After a year that saw the devastating earthquake and tsunami in Japan, economic turmoil in Europe and elsewhere, and the drama of the Arab Spring pro-reform protest movements, world leaders have offered messages of hope and trepidation as the globe said goodbye to 2011.
In their New Year’s messages, leaders of European nations offered a stark analysis, warning that Europe’s financial crisis is not yet over and that 2012 may bring more difficulties.
In her New Year's Eve address to the nation, German Chancellor Angela Merkel warned that the coming year may be more difficult than 2011 as the region struggles with the debt crisis.
"The path to overcoming this remains long and won't be free from setbacks," she said. "But at the end of it, Europe will emerge stronger from the crisis than when it went into it."
French President Nicolas Sarkozy said 2012 will be full of risks and possibilities as Europe tries to maneuver out of the euro-zone debt crisis, which he called probably the most serious European crisis since World War II.
"We have to be courageous and we have to be lucid,” Sarkozy said. “What is happening in the world announces that 2012 will be a year full of risks, but also full of possibilities. Full of hope, if we know how to face the challenges. Full of dangers, if we stand still."
Italian President Giorgio Napolitano said Italians must be prepared to make sacrifices to prevent Italy’s “financial collapse” due to high debt and low growth.
Greek Prime Minister Lucas Papademos said Greeks must be ready for what he called a “very difficult year” as the country implements painful austerity measures to avert default.
Pope Benedict, the leader of the Roman Catholic Church, said humanity awaits the New Year with apprehension, but also with hope for a better future.
U.S. President Barack Obama said 2011 had been a “time of great challenge and great progress” for America. Obama said he was hopeful the U.S. economy would continue to strengthen in 2012, but he warned that difficulties still loom inside the U.S. and on the world stage.
“We've got some difficult debates and some tough fights to come,” Obama said. “As I've said before, we are at a make-or-break moment for the middle class. And in many ways, the actions we take in the months ahead will help determine what kind of country we want to be, and what kind of world we want our children and grandchildren to grow up in."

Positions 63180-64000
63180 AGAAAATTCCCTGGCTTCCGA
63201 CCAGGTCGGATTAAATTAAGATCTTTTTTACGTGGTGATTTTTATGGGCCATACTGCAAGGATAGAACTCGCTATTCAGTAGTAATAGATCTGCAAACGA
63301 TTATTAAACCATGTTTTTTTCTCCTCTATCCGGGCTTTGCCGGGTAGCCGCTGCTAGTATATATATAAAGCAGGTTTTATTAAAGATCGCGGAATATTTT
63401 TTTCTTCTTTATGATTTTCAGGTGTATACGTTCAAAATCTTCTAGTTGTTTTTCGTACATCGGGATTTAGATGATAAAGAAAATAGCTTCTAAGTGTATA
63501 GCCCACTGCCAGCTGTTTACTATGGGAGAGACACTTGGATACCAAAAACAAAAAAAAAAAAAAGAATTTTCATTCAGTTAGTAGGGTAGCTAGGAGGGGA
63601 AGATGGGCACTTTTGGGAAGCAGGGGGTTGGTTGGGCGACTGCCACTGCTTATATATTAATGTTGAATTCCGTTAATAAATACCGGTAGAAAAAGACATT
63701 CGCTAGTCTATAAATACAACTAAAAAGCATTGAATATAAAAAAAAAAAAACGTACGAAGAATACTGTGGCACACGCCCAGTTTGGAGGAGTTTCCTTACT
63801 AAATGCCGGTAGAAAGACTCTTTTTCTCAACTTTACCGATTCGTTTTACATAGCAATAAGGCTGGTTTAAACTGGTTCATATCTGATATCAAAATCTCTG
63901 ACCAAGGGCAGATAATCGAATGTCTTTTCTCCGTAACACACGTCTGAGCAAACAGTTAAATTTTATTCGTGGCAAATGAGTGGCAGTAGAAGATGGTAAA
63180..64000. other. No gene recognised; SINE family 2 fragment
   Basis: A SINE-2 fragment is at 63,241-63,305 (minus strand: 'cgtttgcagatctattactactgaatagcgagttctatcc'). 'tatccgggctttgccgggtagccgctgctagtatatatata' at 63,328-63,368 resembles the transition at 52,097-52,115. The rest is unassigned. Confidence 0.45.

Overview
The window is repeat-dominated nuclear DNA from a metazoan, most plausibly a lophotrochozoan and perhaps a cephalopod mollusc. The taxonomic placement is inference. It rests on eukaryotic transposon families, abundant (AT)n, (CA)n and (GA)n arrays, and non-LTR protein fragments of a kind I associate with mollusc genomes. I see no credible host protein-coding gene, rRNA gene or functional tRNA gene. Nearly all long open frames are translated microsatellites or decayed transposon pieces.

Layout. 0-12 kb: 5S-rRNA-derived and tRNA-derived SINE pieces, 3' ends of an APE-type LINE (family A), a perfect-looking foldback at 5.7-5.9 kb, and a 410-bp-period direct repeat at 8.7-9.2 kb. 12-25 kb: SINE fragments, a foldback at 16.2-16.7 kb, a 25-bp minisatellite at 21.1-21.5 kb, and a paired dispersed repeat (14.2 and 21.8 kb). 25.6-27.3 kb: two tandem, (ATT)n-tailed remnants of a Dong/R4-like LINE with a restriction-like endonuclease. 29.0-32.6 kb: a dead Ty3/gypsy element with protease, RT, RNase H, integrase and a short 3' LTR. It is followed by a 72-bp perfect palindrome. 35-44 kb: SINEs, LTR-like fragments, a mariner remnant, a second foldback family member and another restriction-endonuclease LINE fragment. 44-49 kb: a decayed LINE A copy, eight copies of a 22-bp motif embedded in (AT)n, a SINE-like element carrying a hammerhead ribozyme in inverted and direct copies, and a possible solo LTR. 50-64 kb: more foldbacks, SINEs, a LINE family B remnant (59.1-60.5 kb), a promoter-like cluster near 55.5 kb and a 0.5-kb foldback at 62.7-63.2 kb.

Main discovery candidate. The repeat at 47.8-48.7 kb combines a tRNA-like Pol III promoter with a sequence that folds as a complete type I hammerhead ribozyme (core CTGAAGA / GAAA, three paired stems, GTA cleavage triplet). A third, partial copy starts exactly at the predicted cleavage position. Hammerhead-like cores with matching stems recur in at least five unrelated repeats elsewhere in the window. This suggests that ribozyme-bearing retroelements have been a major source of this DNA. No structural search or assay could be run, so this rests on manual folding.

United Nations Secretary-General Ban Ki-moon, who is starting his second term as head of the world body on New Year’s Day, said he hopes to push forward the moves toward democracy that were suggested by the Arab Spring pro-reform movements.
In the EU, the start of the year means that Denmark is taking over the six-month EU presidency from Poland.
Denmark’s presidency comes amid a crisis in the bloc over the future of the euro and Britain’s decision at a summit in December to refuse to participate in new EU financial stabilization measures. Denmark is among the 10 EU member states that do not use the euro.
Ireland, meanwhile, will be taking over from Lithuania as Chair of the OSCE, the Organization For Security And Cooperation In Europe.
The OSCE plays a role in negotiations aimed at settling conflicts including between Armenia and Azerbaijan over Nagorno-Karabakh, over the Transdniester territory in Moldova, and between Russia and Georgia.
At the UN, Azerbaijan, Guatemala, Morocco, Pakistan and Togo are starting two-year terms on the 15-nation Security Council.
Also January 1, Belarus, Kazakhstan and Russia are were formally launching what they are calling a Common Economic Space.
Russian President Dmitry Medvedev said in December that the initiative will permit the free movement of services, capital, workers and goods between the three countries.
He said the goal of the initiative is to set up, by 2015, what is described as a Eurasian economic union, modeled after the European Union.
The three countries have already set up a Eurasian Economic Commission to be the planned union’s regulatory body.
In July of 2011, Belarus, Kazakhstan and Russia removed customs barriers between the three states to launch a Customs Union.
compiled from agency reports